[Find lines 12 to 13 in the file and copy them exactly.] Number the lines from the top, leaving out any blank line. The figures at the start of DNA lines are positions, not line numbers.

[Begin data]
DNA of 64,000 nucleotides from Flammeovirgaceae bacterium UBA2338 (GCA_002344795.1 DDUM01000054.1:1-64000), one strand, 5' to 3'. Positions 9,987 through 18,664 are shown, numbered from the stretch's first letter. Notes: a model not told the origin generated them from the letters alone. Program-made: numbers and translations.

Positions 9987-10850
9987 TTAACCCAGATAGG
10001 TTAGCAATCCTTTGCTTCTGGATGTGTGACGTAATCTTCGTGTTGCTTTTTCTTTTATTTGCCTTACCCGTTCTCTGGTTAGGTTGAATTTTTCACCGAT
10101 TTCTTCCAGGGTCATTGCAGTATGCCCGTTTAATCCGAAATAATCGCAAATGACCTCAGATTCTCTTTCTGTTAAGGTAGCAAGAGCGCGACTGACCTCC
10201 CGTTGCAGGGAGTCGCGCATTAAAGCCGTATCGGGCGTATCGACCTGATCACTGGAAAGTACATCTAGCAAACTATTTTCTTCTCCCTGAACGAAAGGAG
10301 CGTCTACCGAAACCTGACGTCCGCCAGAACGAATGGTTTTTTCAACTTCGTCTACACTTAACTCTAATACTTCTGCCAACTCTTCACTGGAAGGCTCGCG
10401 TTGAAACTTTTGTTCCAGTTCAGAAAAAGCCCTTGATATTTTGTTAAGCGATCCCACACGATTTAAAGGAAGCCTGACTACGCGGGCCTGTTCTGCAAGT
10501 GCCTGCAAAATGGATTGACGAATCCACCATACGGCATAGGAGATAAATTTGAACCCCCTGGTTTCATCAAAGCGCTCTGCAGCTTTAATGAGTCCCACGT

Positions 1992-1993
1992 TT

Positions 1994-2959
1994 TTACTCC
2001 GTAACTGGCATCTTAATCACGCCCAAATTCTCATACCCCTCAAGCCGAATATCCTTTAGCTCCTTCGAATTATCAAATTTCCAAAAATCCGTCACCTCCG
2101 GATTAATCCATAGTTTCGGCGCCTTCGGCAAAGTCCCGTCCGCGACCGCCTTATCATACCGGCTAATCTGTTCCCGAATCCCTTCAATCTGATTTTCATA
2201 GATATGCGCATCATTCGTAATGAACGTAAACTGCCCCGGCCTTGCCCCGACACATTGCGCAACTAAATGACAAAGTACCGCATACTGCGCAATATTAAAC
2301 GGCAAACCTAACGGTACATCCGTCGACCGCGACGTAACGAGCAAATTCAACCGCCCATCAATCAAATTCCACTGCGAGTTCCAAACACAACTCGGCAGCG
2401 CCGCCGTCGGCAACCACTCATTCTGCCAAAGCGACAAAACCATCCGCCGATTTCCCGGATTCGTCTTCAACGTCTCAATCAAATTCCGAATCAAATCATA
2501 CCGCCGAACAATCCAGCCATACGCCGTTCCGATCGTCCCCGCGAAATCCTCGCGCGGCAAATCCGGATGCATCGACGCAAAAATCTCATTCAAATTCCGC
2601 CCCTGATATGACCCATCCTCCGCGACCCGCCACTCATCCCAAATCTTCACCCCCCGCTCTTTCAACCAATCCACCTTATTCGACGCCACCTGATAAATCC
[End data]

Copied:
Positions 1994-2959
1994 TTACTCC